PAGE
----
KUALA LUMPUR, Jan 1 ― M. Indira Gandhi’s resolution for 2021 remains the same as the one she made 11 years ago when she was forcefully separated from her youngest child Prasana Diksa.

To see and hold her little girl once more.

“It's getting very frustrating because we are waiting for an end to this and that a solution will come, but nothing is happening.

“I waited for more than 11 years. Prasana is already 12, but still, I can't even see her. I am not even allowed to see her. I feel very let down by the government,” she told Malay Mail when contacted.


The wheels of justice have been grinding exceedingly slow for this mother of three from Ipoh, Perak.

Indira saw justice as on her side when the Federal Court ordered the police in 2018 to find and return Prasana, stolen away by her ex-husband just before he converted to Islam in 2009.

The High Court had first issued an arrest warrant for the Muslim convert who now goes by Muhammad Riduan Abdullah in 2014.


But until last September, Inspector-General of Police Tan Sri Abdul Hamid Bador said the process to return Prasana and Muhammad Riduan was complicated and time consuming as both were no longer in Malaysia.

Abdul Hamid said police knew where the father and daughter were, but did not disclose the country, only saying negotiations for their extradition through a third-party were ongoing.

In August, Home Minister Datuk Seri Hamzah Zainuddin claimed Muhammad Ridhuan was believed to be living abroad and regularly relocating to avoid detection. 

That same month, Abdul Hamid also said that the police were looking for an amicable solution where both Indira and Muhammad Riduan will get the benefit of “some form of joint custody”.   

This despite a High Court ruling in 2010 granting full custody of all three children from their marriage to Indira. 

Unable to bear the misery of a longer wait, India filed a RM100 million lawsuit against the IGP and the police in November 2020, over their continued failure to execute the court order to reunite the mother and daughter.

Her voice cracking with emotion, Indira pointed out that the courts had sided with her and questioned why the IGP sought to negotiate with her fugitive ex-husband for joint custody of Prasana.

“I truly do not get all these statements by the authorities one bit. I am not asking for anything unjust, but what is rightfully mine. Why must so much consideration be given to a party who wronged me?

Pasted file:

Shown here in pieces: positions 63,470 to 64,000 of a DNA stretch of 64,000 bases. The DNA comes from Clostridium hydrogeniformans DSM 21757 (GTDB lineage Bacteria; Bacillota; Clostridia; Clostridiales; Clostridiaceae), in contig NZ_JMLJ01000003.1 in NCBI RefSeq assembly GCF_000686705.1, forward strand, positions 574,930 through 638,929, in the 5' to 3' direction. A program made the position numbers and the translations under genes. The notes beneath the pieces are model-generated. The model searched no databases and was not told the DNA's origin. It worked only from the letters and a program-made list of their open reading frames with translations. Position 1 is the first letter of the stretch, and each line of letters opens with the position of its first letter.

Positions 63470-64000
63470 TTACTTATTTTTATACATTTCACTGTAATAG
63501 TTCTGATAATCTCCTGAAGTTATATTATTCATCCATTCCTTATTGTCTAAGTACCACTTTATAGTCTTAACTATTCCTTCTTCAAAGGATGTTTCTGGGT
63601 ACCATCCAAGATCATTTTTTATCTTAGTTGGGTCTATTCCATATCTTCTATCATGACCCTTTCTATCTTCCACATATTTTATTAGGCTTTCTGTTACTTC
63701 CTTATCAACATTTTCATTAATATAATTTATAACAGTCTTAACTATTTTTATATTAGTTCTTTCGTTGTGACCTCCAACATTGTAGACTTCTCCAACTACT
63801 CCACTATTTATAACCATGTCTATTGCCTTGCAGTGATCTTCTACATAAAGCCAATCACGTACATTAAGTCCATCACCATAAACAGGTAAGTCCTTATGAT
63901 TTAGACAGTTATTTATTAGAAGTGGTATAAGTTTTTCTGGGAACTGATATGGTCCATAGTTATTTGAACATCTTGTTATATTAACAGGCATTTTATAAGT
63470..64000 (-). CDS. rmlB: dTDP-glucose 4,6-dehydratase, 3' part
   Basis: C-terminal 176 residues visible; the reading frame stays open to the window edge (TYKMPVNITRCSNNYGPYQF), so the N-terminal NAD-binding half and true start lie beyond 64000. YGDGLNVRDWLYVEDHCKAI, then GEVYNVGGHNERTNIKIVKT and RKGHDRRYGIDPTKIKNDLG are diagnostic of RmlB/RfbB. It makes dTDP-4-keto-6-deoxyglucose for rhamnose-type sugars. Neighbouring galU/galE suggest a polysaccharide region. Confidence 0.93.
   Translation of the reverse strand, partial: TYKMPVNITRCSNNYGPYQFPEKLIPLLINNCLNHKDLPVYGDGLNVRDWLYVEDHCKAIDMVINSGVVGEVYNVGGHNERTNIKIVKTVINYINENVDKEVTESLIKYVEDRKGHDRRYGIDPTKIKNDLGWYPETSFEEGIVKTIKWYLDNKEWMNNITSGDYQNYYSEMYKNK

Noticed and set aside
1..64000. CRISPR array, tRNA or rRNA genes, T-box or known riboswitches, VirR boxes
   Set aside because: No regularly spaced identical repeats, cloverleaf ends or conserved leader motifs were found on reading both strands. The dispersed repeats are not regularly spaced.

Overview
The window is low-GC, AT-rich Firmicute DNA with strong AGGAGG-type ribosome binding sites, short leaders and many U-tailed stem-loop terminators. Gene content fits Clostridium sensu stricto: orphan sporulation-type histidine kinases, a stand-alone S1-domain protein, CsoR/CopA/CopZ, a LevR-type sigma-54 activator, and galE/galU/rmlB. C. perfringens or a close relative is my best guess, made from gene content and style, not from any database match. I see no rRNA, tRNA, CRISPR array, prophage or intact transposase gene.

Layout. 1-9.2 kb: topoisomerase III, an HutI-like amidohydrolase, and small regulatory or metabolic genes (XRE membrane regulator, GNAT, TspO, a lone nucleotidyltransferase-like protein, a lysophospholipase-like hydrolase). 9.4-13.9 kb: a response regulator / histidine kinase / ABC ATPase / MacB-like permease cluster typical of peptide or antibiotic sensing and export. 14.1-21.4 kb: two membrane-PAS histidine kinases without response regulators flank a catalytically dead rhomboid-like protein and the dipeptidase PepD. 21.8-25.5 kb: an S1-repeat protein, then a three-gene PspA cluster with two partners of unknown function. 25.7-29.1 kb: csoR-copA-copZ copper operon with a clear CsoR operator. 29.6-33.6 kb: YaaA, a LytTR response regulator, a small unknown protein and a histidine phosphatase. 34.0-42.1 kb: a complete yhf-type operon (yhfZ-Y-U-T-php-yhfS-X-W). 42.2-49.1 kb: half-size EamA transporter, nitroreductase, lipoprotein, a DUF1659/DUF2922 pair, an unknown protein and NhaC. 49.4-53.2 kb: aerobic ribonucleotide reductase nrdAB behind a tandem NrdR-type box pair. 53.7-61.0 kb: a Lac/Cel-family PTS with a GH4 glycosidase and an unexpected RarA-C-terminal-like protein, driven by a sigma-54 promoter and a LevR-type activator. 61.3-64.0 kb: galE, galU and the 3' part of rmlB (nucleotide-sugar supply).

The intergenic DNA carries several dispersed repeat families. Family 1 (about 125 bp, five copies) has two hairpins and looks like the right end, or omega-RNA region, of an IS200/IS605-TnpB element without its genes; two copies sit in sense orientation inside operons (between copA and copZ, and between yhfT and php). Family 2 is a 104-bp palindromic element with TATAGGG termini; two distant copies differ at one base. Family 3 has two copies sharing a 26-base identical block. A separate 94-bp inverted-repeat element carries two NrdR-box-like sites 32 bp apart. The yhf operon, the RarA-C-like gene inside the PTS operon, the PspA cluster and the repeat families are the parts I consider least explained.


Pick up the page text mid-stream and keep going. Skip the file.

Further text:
“This matter should also not be politicised by other parties. She is my daughter and I want her back. Why must this be spiralled into what it is today? When will I see Prasana ever? I am her mother. Her birth mother. I should not be begging this way,” Indira said.

Now 45, Indira has gained a number of accolades and recognition in her search for her daughter last seen at 11 months old.

The US Embassy here lauded Indira as one of its international women of courage in recognition of her legal challenge against the unilateral conversion of her three children, and her efforts to reunite with Prasana.

Muhammad Riduan, formerly known as K. Pathmanathan, embraced Islam in 2009 and converted all three of his children with Indira on April 2 the same year without her knowledge. They had been raised as Hindus.

After a protracted court battle that spanned years, the Federal Court ruled in January 2018 that the unilateral conversions of Indira’s children were unlawful.

Their two older children, Tevi Darsiny, now 22, and Karan Dinish, now 21, have stayed with Indira.

Keeping hope lit

Despite the setbacks, Indira has not given up hope of meeting her lost daughter.

She had initially planned to go on a hunger strike to compel a meeting with the IGP. It was later cancelled after he agreed to meet not just Indira but her supporters who have formed a solidarity group called the Indira Gandhi Action Team, or Ingat for short, last September.

Indira also planned to carry out a justice walk from Sungai Petani, Kedah to the Prime Minister's Office in Putrajaya, which has been put on hold due to the pandemic.

She told Malay Mail that her justice walk would resume in 2021 at a date to be announced later, though she hopes to do it by the end of January if the Covid-19 situation in the country improves by then.

“We will announce the date because it's the pandemic now, and the numbers are increasing. We don't want to take risks. Other than that, we have the plan set up.

“We want to do the justice walk at the end of January but we are still going to wait and see how the pandemic situation is by then,” she said.